You know what happens when you get left home alone, especially for long periods of time. You do things you wouldn’t normally do…or wouldn’t take the time to do. So for our last column I did a lot of digging through my voluminous photo files. But I didn’t get nearly as far as I wanted. So I’ve kept going. I got kinda nuts about it. That’s something that happens when you’re cooped up at home for weeks. But I had to find a couple of other things, anyway. And I knew I had quite a few funny, odd, weird, or wacky photos, mostly in files marked “Miscellaneous-something-or-other.” So I thought, yeah, what we need right now is a little light humor. Some amusement and diversion. These are photos (and other things) I’ve never had occasion to use anywhere else. Now’s the time. None of these are meme-worthy. But if they give you a chuckle, lift your spirits, offer a little relief, that’s the intent.
You think you look stupid in your mask? I’ve looked that way for years (obviously). Plus I will mention that I’m not home alone. Anna’s here with me (thank goodness!) and we’re doing this “stay-cation” together. And not only does she like goofy photos–she takes them. She snuck in the garage and snapped this one many years ago (that’s the grille for our ’32 roadster hanging on the wall) when I was quite literally in the middle of rebuild no. 2 on the Old Reliable yellow F-100–of which you will see more.
But what really engendered this column was a file marked “Office Photos.” Way back when I actually had an at-work office (and Petersen Publishing was still called Petersen), I thumbtacked funny photos, and all sorts of other things (many that readers would send me) on the walls for both amusement and diversion. Like this:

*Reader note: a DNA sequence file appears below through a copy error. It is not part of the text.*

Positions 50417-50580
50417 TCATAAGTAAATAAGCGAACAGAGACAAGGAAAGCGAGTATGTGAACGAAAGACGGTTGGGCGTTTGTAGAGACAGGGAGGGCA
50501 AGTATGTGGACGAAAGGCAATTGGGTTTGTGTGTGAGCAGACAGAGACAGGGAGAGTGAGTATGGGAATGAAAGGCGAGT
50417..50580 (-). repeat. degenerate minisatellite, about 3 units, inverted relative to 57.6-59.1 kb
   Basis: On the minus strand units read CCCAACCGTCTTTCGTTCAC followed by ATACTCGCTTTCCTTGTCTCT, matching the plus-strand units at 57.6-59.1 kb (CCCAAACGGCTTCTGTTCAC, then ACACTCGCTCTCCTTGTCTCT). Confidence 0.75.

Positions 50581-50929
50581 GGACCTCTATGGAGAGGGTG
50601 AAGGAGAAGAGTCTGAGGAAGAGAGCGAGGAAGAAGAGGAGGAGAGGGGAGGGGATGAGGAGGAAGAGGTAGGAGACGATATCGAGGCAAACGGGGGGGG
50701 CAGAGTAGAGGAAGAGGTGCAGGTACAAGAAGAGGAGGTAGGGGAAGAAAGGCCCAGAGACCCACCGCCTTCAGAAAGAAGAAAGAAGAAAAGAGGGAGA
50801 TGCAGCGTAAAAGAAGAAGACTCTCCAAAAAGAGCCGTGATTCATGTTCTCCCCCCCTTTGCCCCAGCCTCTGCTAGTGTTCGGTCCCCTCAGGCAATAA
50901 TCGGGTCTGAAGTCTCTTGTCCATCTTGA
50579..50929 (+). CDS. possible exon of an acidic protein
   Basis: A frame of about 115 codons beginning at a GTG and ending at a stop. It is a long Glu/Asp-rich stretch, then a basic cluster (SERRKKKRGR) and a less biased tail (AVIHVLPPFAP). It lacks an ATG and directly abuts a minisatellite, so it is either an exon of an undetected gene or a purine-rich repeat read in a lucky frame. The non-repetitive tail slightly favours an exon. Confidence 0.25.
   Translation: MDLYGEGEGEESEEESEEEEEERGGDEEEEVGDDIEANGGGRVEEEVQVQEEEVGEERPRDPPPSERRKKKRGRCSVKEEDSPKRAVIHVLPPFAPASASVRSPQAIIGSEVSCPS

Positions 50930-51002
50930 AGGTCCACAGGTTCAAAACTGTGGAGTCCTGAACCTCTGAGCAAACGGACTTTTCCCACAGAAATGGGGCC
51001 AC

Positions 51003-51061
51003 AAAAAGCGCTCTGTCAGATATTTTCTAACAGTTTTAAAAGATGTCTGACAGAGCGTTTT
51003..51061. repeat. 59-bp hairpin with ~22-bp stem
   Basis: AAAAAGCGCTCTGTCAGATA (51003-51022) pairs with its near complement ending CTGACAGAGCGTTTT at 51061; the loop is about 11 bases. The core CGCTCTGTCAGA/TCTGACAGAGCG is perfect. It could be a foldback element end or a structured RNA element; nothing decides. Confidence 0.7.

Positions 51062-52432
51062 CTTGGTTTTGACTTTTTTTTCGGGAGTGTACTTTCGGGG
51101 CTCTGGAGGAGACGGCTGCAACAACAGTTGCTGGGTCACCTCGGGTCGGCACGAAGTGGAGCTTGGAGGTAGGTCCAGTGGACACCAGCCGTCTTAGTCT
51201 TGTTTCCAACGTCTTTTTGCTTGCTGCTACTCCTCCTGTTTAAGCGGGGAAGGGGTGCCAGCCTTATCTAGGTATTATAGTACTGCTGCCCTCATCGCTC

This was sent to me by longtime photographer Andy Southard Jr., along with a full feature on Dick Eaton’s bright green, Jag-suspended ’32 hiboy. To say that Dick was a hot rod character with a healthy sense of humor is an understatement. And when Andy asked him to sit behind the wheel, this is what he did, and of course Andy got the photo. And sent it along with the rest of the feature, which ran on three pages in the June ’77 issue of Street Rodder magazine, and which ended with a great shot of Andy and Dick standing between their two similar Deuce hiboys, parked side-by-side. And, oh yes, Andy was one of the promoters of bathing-suit-girls-with-cars photos.
Speaking of offices at Petersen Publishing, I had several, but nearly all on Sunset Blvd. in Hollywood, where you were bound to see most anything on any given work day. This was one of my favorites, which we’d see parked in front of the 8490 building on several occasions. Never saw who drive it. But this is Hollywood humor, for sure.
And so what is it with these barge-size ’60s-’70s Cadillacs? I was on a work-trip somewhere in the Midwest in the ’80s and actually saw three of these in one day, but this one with the tail and paint job was best.
So, is the bigger “rocket car” a Cad or a Lincoln? Hard to tell. This was some suburb of Chicago in the ’70s at Mike’s Custom Body Shop, and Mike was more than happy to show off his winged wonders, not to mention the 6-wheel, shingled van in the background. Stranger yet, signage on the silver Firebird states that Mike’s serves up Beer & Pizza, Beef & Ribs to go with your land-bound space ship.
I hope enough time has elapsed to finally show this one:Yes, that’s a very young Tom McMullen in a slightly oversized suit standing next to his first custom creation in his hometown in (I think) Connecticut. I also think this was around ’55-’56, and those three carbs were on a Y-block. He drove this out to California, straight to Barris’ shop to get a job. That didn’t work out, and I’ll say no more other than I got this photo off someone else’s wall early-on at Street Rodder. You can add your own caption.
Of course I got a lot of neat stuff from readers, more of which I wish I could share. This arrived from an artist named Mark Balfe, as a much better suggestion for what I could do with my Grandpa’s Chevy, after I expressed how much I loved the ’40 Merc convertible sedan Dick Bertolucci and Harry Westergard built for Buddy Ohanesian. No, this one’s not funny. In fact I still think this would be the perfect thing to do with a 4-door Fleetmaster (if I had a small fortune). Especially note the curved chrome side-window frames–including the very sneaky little rear quarter window–a la Hirohata Merc.